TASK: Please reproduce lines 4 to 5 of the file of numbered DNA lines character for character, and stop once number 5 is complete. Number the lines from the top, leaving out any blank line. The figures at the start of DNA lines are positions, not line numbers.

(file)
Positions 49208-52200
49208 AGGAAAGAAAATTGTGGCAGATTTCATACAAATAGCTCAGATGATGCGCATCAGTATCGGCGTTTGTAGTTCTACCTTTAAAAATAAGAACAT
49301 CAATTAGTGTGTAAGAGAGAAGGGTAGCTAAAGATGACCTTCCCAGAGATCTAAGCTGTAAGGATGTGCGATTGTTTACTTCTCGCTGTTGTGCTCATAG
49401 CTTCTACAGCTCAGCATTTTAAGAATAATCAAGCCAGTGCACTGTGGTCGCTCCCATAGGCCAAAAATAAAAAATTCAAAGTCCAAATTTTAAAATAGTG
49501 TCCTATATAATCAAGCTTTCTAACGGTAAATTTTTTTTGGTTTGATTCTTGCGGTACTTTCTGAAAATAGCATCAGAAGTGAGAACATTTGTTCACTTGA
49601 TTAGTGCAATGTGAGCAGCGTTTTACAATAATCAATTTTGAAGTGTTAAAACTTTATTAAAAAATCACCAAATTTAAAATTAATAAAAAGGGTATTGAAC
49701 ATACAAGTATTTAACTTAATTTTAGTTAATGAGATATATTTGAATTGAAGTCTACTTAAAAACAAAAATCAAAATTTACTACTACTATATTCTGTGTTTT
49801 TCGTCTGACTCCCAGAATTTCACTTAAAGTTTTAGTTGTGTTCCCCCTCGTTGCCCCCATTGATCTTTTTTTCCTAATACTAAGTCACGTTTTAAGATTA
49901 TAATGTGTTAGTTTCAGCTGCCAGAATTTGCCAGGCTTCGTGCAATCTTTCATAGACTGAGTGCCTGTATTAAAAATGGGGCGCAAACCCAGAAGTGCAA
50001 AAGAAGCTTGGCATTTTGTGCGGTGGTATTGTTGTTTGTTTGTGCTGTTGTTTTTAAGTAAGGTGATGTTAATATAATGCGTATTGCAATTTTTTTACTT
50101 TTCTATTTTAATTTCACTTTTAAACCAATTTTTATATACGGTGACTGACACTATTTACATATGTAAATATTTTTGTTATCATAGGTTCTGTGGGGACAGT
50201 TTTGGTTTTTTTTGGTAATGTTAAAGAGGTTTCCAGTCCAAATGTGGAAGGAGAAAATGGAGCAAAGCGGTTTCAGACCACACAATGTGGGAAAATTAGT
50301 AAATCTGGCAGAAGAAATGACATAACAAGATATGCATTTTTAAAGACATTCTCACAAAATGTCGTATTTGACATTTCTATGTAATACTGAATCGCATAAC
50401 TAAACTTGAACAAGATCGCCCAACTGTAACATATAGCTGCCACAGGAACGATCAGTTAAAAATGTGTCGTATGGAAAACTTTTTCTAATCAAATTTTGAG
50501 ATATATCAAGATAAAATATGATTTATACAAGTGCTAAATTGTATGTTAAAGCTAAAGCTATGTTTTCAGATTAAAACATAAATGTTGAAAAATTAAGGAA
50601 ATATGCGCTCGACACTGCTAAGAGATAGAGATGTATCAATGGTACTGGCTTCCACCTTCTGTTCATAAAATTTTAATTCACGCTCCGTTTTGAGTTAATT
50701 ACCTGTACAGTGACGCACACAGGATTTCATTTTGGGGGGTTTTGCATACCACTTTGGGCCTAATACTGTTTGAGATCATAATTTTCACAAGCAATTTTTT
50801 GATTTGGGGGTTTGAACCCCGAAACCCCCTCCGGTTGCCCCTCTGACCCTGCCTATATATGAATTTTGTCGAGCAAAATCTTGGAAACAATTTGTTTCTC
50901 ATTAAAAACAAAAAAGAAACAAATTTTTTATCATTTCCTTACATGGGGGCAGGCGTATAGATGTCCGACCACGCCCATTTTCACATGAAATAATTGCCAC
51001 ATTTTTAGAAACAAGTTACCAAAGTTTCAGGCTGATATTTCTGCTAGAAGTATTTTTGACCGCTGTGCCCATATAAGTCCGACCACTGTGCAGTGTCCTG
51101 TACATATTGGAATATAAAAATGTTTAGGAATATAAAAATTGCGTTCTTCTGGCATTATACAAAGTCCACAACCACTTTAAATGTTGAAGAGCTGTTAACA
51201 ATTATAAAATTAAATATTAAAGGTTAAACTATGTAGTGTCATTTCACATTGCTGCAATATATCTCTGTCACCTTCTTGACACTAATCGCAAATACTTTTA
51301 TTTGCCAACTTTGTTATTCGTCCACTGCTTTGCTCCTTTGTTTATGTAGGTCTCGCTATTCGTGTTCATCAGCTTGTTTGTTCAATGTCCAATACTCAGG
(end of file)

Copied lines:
49401 CTTCTACAGCTCAGCATTTTAAGAATAATCAAGCCAGTGCACTGTGGTCGCTCCCATAGGCCAAAAATAAAAAATTCAAAGTCCAAATTTTAAAATAGTG
49501 TCCTATATAATCAAGCTTTCTAACGGTAAATTTTTTTTGGTTTGATTCTTGCGGTACTTTCTGAAAATAGCATCAGAAGTGAGAACATTTGTTCACTTGA